Bearing of the material on the meteorite impact origin of the Libyan glass:
The detection of diamond from the area is one of the most important features. There is no single evidence of igneous activity in the study area or its environs that could account for the confirmed presence of diamond. The nearest known basaltic intrusion occurs at about 150 km southeast of the area, at latitude 24° 12َ N and longitude 26 ° 24΄ E <ref><4>. Equally important, diamond occurrences have never been reported before in Egypt. Accordingly, the origin of this diamond-bearing specimen in this particular area with abundant impact glass must consider the possibility that this diamondiferous material could be resulted of meteorite impact. According to many studies diamond may form from carbon in the target rocks as a result of high pressure associated within the impact process. The impact diamond, sometimes, preserves the crystal habits of its precursor material. Therefore, the tabular form is possibly inherited from graphite. Impact diamond is mainly polycrystalline in a micrometer sized scale. The association of diamond with graphite, in this case, indicates that diamond is more probably a result of meteorite impact effects on a sandstone target rocks contained carbonaceous material. Graphite may be primary or secondary. Primary graphite indicates that the pressure between 5-7 GPa at temperature ranging between 1700-2100° C. On the other hand, graphite may be secondary i.e. represents charred (transgressive) diamonds. Diamond forms at pressure higher than 7 Gpa, and then because of decreasing pressure coupled with the maintenance of high temperatures, it converts back into graphite. Graphite and diamond may be created from the impact process or introduced by the impactor itself. These phases are minor constituents of nearly all the known meteorites, particularly the carbonaceous chondrites.
Origin of the material:
The Discoverer of Hypatia Stone suggests three expected cases for the formation of graphite and diamond in Hypatia Stone (<ref><6,7>);
1- Their formation from carbonaceous material within the country rocks by heat and pressures generated from the impact process. Streaks of coal are detected in some of the study samples from the silty sandstone country rock, as well as graphitized coal and graphite are recorded in the mixed breccia.
2- Their formation from carbonaceous material within the impactor as a result of high temperatures and pressures generated from its collision with the ground.
3- They are already present within the impactor before its collision with the ground. Care must be considered in this concern, because diamonds occur originally as minor constituent in the meteorites. However, the discoverer states that: there is no conclusive evidence regarding the impactor type can be obtained from studying this material with general tendency to consider it to be related to the impact of a carbonaceous meteorite. This is because the carbonaceous meteorites contain the highest recorded carbon in all meteorites.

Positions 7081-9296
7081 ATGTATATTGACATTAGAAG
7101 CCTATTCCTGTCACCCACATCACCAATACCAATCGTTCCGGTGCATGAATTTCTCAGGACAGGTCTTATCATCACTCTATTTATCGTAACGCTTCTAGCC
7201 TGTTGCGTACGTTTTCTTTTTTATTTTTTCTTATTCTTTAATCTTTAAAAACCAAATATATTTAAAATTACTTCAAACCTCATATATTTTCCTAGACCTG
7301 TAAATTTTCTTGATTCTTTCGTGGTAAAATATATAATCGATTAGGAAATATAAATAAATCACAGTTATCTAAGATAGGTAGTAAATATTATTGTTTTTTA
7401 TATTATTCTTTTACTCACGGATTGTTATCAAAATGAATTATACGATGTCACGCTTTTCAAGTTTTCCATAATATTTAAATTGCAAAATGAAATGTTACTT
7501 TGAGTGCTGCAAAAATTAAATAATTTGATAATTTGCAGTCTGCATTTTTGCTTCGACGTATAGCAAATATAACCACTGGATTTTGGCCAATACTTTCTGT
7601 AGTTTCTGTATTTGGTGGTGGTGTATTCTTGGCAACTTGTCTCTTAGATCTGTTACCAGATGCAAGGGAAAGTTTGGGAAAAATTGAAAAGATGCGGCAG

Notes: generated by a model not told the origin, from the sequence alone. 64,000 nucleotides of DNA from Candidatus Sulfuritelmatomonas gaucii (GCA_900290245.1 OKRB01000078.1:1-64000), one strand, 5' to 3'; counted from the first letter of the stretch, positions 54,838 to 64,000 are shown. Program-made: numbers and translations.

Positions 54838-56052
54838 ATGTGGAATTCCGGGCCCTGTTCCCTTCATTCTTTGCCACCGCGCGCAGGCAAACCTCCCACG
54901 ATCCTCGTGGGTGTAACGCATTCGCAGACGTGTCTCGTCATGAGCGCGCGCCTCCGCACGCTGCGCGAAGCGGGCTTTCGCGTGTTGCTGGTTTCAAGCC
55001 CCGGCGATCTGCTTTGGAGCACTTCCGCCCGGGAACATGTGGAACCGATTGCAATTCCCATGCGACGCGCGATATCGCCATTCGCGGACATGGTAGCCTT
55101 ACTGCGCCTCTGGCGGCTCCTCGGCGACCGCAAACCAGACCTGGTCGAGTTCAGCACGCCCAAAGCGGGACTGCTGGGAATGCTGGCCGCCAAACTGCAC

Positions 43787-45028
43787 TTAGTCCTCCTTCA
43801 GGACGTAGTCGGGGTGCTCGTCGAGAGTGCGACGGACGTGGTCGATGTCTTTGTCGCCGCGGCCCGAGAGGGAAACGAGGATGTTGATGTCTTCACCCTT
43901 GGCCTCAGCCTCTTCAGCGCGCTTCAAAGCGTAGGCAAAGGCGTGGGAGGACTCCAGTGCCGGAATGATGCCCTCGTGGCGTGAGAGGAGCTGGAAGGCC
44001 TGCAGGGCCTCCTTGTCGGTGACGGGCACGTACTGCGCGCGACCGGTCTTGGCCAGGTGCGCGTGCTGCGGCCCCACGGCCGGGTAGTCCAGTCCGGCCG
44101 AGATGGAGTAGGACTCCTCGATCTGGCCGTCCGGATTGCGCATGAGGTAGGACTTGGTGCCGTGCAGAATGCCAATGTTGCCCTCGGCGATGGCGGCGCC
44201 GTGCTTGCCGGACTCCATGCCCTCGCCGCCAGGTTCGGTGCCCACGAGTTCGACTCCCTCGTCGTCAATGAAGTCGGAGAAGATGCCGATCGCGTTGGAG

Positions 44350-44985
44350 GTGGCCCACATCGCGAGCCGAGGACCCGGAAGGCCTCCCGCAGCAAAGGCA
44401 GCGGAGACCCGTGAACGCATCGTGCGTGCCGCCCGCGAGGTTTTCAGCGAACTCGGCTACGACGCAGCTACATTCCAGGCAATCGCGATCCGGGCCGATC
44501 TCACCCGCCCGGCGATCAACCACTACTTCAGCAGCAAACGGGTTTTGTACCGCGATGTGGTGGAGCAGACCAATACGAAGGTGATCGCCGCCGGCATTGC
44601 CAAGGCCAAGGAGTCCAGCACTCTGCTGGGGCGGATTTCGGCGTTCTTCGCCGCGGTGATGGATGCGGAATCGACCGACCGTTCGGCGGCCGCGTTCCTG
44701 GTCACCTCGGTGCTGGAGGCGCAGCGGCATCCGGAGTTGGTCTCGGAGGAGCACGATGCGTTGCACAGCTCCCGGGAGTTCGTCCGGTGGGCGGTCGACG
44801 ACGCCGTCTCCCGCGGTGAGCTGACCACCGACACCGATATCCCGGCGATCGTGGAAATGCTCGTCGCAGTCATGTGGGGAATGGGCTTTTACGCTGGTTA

Name of the material:
After that the rock was studied by several researchers, who found evidence of presolar formation minerals in the material <ref><8-11>. As a result they named the material “Hypatia Stone” after Hypatia of Alexandria (c. 350–370 AD – 415 AD) the outstanding woman philosopher, astronomer, mathematician, and inventor.
1- Barakat, A.A. (l998): Silica glass: A mystery in a mysterious land. In: Abed, W.T. (ed.): The Other Egypt” travels in non-man’s Land”. American University Press, Cairo, p.76-79.
2- Barakat, A.A. (l999): Diamondiferous material from the Libyan glass area southwestern Egypt (abstract). The first International Conference on the Geology of Africa, Nov. 23-25, 1999, Assiut University, Egypt, 26.
3- Barakat, A.A. (2000): The Western Desert Meteorites: Review and new discoveries. (abstract), International Conference on the Western Desert of Egypt: Geological Environment and Development Potentials, January 17-20, 2000,Cairo, Egypt.
4- Barakat, A.A. (2001a): Meteorite impact signs in the Libyan glass area, southwestern Egypt. (abstract). The Second International Conference on the Geology of Africa, October. 28-30, 2001, Assiut University, Egypt,VI-22, p.93-94.
5- Barakat, A.A. (2001b): El Baz Crater: Basaltic intrusion versus meteorite impact crater. Annals Geol. Surv. Egypt. Vol. 24, p. 167-177.
6- Barakat, A.A. (2005): meteorite impact effects in the Linyan glass area southwestern Egypt. Ph.D. Thesis, Cairo University, 166p.
7- Barakat, A.A. (2012): The precious gift of meteorites and meteorite impact processes. Nova Science Publisher, New York, 167p.
8- “Extra-terrestrial Hypatia stone rattles solar system status quo”. Science Daily.com, 9 January 2018.
Photograph showing the Hypatia Stone
X-ray diffraction chart of the Hypatia Stone showing diamond and quartz.
Raman spectra of diamond and graphite within the diamondiferous material. The intensity ratios of the peaks at 1332 cm-1 and 1580 cm-1 characterisee microcrystalline diamond and graphite respectively.